This article was originally printed in the latest issue of Numismatic News.
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As most coin collectors know, only two types of coins were minted for circulation in 1933, cents and half dollars. The total number of coins produced was 23,103,500, which represents the lowest Mint production in 138 years.
To put that in perspective, this quantity is not sufficient to supply each Texas citizen with even a single coin. My collection with a combined total of over 33,000 (about eight of 5,005 bags produced) represents more than 0.14 percent (or 1/700th) of the total coins minted that year.
Currently, I have approximately 30,000 cents and over 3,000 half dollars. Due to attrition from various sources, the number of currently surviving coins must be considerably less. From that standpoint, my collection should represent a much higher percentage of existing coins and I can only guess as to what that might be.
By way of history, I became interested and started collecting coins in my late 40s. After a short time I noticed that 1933, which was my birth year, appeared to be unique from a numismatic standpoint. I did a substantial amount of research and discovered many interesting facts about the 1933 coinage. Many of these facts were published in the March 19, 1983, issue of Numismatic News.
As I have learned, the 1933-S half dollar is probably scarcer than most collectors realize. Over 8 percent of my coins appear to have a weak strike on the date and only the “33” is visible. Despite this, most of these coins have full rims and other attributes that would likely enable them to grade fine or better. If these coins had remained in circulation a little longer, the date would have been completely worn and they, as well as countless others, would probably have been sold and melted for their silver value.
Also, I suspect that many other 1933 half dollars were lost when silver reached $50 an ounce 31 years ago. I believe that many of the nice 1930s silver coins were sold for bullion since that exceeded their numismatic value. Also of note is that the 1933-S half dollar mintage represents the lowest quantity of the denomination produced in the past 115 aside from skipped years with zero mintage, and it was the lowest mintage of precious-metal coins issued in 185 years. Fewer silver coins were minted in 1933 (1,786,000) than in any other year since, which includes the Civil War.
This uniqueness and my birth year coincidence sparked my interest and prompted me to concentrate on that date. My goal was to own more 1933 coins than anyone else, thereby making it, by percentage, the largest year holding of United States coins. It also occurred to me that the Depression years of 1931 and 1932 also had in common low coin mintages. Thinking that someone else might also try to collect coins from these years and compete with me, I began to buy these dates as well.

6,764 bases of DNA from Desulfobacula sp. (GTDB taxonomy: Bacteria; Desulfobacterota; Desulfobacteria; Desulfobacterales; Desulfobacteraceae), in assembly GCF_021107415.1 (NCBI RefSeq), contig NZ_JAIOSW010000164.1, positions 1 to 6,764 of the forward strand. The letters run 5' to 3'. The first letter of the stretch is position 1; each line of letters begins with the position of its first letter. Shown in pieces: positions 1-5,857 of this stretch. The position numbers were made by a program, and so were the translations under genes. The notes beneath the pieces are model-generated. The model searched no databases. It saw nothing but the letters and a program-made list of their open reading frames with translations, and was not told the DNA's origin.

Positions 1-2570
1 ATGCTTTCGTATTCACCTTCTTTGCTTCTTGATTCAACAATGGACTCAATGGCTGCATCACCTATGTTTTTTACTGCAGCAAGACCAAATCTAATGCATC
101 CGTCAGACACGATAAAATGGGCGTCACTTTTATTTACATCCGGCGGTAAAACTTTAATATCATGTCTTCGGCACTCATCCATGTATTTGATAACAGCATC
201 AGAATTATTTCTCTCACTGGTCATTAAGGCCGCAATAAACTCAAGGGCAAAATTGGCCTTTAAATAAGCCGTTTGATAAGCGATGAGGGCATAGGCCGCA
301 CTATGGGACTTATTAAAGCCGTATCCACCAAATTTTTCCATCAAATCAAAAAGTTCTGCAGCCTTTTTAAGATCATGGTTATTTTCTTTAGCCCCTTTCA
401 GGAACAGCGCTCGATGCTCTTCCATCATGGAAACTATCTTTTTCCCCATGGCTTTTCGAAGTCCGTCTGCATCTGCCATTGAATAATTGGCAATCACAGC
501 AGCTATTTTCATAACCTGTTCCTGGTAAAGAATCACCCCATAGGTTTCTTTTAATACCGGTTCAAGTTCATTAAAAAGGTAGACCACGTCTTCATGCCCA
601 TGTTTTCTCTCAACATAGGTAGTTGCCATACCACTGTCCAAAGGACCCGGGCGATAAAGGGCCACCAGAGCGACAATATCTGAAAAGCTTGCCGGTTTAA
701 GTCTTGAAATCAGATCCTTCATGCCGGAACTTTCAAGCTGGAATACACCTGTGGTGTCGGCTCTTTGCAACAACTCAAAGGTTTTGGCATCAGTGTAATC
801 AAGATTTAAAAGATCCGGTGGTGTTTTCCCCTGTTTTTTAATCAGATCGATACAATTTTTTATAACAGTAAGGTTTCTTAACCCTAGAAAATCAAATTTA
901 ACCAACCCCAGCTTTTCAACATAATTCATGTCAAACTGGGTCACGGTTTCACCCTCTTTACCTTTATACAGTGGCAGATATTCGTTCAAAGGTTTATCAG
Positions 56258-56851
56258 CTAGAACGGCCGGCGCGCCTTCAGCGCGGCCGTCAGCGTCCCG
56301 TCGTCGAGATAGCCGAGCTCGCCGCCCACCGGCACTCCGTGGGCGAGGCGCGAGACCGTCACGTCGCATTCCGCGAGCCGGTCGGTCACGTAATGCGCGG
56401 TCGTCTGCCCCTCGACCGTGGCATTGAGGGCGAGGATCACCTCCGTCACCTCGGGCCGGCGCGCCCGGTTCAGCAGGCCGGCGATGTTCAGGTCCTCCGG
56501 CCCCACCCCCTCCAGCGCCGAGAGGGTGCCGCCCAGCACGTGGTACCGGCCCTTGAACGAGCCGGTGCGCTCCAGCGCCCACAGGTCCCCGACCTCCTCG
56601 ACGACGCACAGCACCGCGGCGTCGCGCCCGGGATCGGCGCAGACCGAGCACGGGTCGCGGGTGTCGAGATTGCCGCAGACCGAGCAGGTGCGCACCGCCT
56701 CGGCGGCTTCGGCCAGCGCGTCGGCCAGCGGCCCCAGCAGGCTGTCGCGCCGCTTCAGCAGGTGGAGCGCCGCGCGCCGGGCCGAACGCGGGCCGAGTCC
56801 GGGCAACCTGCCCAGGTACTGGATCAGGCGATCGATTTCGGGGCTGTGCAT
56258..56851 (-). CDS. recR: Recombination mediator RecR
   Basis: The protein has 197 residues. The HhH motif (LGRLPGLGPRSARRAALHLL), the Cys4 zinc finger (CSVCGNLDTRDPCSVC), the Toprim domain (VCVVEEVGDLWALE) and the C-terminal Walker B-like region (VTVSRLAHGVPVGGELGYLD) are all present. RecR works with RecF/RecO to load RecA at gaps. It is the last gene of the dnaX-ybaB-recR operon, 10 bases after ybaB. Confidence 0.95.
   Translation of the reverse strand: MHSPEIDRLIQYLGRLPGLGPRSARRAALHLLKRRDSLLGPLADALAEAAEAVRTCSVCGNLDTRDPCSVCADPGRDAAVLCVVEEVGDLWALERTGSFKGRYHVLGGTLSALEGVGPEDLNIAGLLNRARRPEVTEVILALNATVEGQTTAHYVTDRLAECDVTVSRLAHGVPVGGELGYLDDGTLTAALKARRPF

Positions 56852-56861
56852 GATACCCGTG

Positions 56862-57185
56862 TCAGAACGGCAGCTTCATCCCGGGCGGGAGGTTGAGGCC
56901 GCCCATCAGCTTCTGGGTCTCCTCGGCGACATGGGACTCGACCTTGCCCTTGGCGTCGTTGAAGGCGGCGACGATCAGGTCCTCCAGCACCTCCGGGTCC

Years ago I read that Dr. Jerry Buss, owner of Los Angeles Lakers basketball team, might have had the same idea. The auction of the Buss Collection included more than 15,000 1932-D cents in circulated grade.
Fortunately for me, his collection habits changed and he did not pursue it further than he did. His purchasing 1931 and 1932 coins, as well as the 1933s, would have made it harder for anyone to accomplish what I was trying to do. On the other hand, anyone trying it today would drive up the price of my coins, and I could profit from my earlier purchases.
I started my collection by purchasing primarily circulated rolls of 1933-P cents that were selling for around $15 per roll. Also, I bought some 1933-Ds and 1933-S half dollars at the right price. I was fortunate to have had several dealers around the country buying for me over the next couple of years, which seriously helped my totals.
My initial goal was to procure about 23,000 coins or about 0.1 percent of the total 1933 coin mintage. When I finally reached that goal my interest in collecting waned, but in the process, the 1933-P cents had escalated to about $45 per roll.
Before and during my active collecting phase, I was also in the business of making coin card displays as a related sideline. These included some with 1933 coins titled “1933 A RARE YEAR IN NUMISMATICS.” Unfortunately, I probably sold less than a hundred of these 1933 displays.
A few years later I got into the vintage newspaper business (1876-1976 printings) and soon forgot about coins. When eBay came along, I sold vintage newspapers online and currently still sell them there under the name “jimspages.”
About three years ago my interest was again reignited in my 1933 coin collection. This was the 75th anniversary of the 1933 coins, as well as my 75th birthday. Since I was familiar with eBay, it made it easy for me to start purchasing these coins again. As a result of that endeavor, I have added over 10,000 more 1933 coins to my original holdings and continue to buy more as I find them today.
I would be very interested to learn if anyone knows of a larger year collection by percentage or otherwise.
Jim Jacobs is a hobbyst from Germantown, Tenn.
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